Who is a refugee? Who should be offered protection from human suffering? Much depends on how we define legal concepts.
A recent topic that emerged in Diplo’s blogsphere is the question of climate refugees. Petru Dumitriu, senior Diplo fellow and Diplo lecturer on Multilateral Diplomacy, reflected on the Nansen Initiative which aims at developing a definition by suggesting a new terminology: disaster-induced cross-border displaced persons. Petru sees this as an emerging concept in the realm of humanitarian issues.
Aldo Matteucci, Diplo’s resident contrarian, argues that this represents a misleading analogy. It is a mere metaphor that is based on the current fashionable issue, climate change, and is able to steer the emotion, but ultimately one that is unhelpful. What follows is a reply to Aldo.
Aldo, you seem to take considerable issue with the idea of climate refugees. And while this kind of critically engagement with new concepts is crucial, I disagree with your conclusions. I disagree that “climate refugee” is a metaphor and I disagree that it is an expression mainly designed to steer the emotions.
Let me start on a consensual note. I agree with your observation that climate change is “the flavour of the decade,” a kind of fashionable lens applied to all kinds of problems. We should ask whether or not this frame is the most productive one. This is a question you raise and indeed, we need to raise it.
However, I disagree on two crucial points.
Firstly, I, for once, would argue that we do not encounter analogy/ metaphor in this case. What we have with regards to climate refugees is a (potential) widening of the concept of refugee. Speaking of climate refugees, if it is aimed at the broadening of the definition of refugee, is not an argument by analogy but an instance of deduction.
What is a refugee? A refugee is a person who “[a]s a result of events occurring before 1 January 1951 and owing to well founded fear of being persecuted for reasons of race, religion, nationality, membership of a particular social group or political opinion, is outside the country of his nationality and is unable or, owing to such fear, is unwilling to avail himself of the protection of that country; or who, not having a nationality and being outside the country of his former habitual residence as a result of such events, is unable or, owing to such fear, is unwilling to return to it.” (United Nations Convention Relating to the Status of Refugees (CRSR), 1 A (2))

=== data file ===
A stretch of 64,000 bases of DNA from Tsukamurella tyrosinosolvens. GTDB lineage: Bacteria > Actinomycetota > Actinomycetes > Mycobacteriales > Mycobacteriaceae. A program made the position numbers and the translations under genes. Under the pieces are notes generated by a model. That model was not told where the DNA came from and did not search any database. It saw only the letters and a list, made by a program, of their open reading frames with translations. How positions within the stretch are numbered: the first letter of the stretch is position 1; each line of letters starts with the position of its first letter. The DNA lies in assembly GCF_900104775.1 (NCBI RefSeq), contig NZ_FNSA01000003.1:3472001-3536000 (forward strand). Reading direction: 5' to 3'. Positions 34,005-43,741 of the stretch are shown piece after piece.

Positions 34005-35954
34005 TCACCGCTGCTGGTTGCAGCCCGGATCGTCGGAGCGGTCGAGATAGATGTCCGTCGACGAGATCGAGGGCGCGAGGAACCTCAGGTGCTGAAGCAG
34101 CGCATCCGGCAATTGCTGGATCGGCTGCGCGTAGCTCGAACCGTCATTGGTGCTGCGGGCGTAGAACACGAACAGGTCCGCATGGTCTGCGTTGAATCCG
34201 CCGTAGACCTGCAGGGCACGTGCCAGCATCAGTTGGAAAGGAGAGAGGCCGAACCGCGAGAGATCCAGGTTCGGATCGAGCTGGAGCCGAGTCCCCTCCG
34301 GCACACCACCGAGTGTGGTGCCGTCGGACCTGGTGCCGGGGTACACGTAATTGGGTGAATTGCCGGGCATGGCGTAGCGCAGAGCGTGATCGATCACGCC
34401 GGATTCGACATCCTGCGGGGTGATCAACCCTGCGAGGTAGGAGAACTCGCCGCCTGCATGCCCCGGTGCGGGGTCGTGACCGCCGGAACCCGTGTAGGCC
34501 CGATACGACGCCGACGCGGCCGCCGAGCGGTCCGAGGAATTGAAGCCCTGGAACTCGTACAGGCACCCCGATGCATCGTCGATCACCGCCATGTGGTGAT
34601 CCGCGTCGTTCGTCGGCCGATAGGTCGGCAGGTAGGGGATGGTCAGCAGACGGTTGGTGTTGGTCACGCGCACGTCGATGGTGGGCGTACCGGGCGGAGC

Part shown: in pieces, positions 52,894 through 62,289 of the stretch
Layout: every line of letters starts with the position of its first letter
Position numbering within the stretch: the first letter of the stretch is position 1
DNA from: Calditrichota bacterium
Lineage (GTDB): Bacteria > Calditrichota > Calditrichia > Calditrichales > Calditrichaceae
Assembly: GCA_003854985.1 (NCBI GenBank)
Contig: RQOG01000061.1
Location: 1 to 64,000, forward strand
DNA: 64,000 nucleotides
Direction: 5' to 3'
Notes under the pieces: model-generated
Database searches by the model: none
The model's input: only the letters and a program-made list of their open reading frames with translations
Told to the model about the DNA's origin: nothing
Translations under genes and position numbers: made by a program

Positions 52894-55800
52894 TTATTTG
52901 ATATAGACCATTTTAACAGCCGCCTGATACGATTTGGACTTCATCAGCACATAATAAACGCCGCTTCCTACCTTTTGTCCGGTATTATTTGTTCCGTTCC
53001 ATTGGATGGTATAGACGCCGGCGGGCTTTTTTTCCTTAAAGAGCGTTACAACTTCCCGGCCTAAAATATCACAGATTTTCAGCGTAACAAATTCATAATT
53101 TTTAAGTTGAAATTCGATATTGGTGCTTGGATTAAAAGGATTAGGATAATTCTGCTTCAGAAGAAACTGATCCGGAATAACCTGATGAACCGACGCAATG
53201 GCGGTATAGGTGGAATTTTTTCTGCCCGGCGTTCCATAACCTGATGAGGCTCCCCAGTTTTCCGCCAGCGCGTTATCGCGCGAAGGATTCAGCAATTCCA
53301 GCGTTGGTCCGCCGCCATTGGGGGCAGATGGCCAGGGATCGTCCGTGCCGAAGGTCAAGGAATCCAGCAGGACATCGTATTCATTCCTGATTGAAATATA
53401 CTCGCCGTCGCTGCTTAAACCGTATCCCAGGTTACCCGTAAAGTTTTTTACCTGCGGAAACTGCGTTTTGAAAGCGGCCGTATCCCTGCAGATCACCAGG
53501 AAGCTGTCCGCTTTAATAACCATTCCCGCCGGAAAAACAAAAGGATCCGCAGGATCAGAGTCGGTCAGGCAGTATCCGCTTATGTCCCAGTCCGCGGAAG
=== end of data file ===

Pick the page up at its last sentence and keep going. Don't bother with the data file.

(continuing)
The concept of climate refugees, if accepted in international law is a widening of this definition to include persons who cross national borders due to the impacts of climate change. To paraphrase the above definition, they are “outside the country of their nationality and unable to avail themselves of the protection of that country or are unable to return to that country” due to disastrous environmental impacts of climate change.
Note, how this is not an argument by metaphor or analogy. A metaphor brings two different entities, ideas, themes, or disciplines into contact with each other and through an interanimation of thoughts new insights are created that are then expressed in the metaphor.
Potentially, when we are talking about climate change refugees, we are adding one criterion to the list of reasons for falling under the refugee convention. The definition is widened and is then applied deductively to a specific case.
Secondly, I find your reply to Petru astonishingly devoid of a “human dimension.” You argue that the concept of climate refugees is useful in steering the emotions. It reminds me of the argument one often encounters when discussing metaphors: metaphors are not to be taking seriously because they are only rhetorical tools for persuasion and propaganda; in other words, they are emotional and not rational. While, I don’t think the term climate refugee is a metaphor, I agree that using this term is well suited in creating an emotional response. But why is this a bad thing? There is no such thing as pure rationality. Why shouldn’t we be emotional in looking at and addressing the plights of fellow humans? The rational-emotional dichotomy predominant is Western thought is unhelpful and is very easily used in legitimising politics that are dehumanising.
The list of points you provide does not contribute to seeing the issue more clearly in my opinion. Points like number four about the “true” refugee (you argue that it is hard to know people’s true intentions and whether or not they are really persecuted) and number six (everyone contributes) and seven (some aspects of climate change will lead to benefits (for some)) seem rational but conveniently black out the single most important aspect when we talk about refugees: human suffering.
Why should the definition of refugee be limited to those fleeing from war and ethnic cleansing? In light of new dangers to a dignified human existence we should think hard about widening the definition of refugee and the responsibility of the international community that go with it.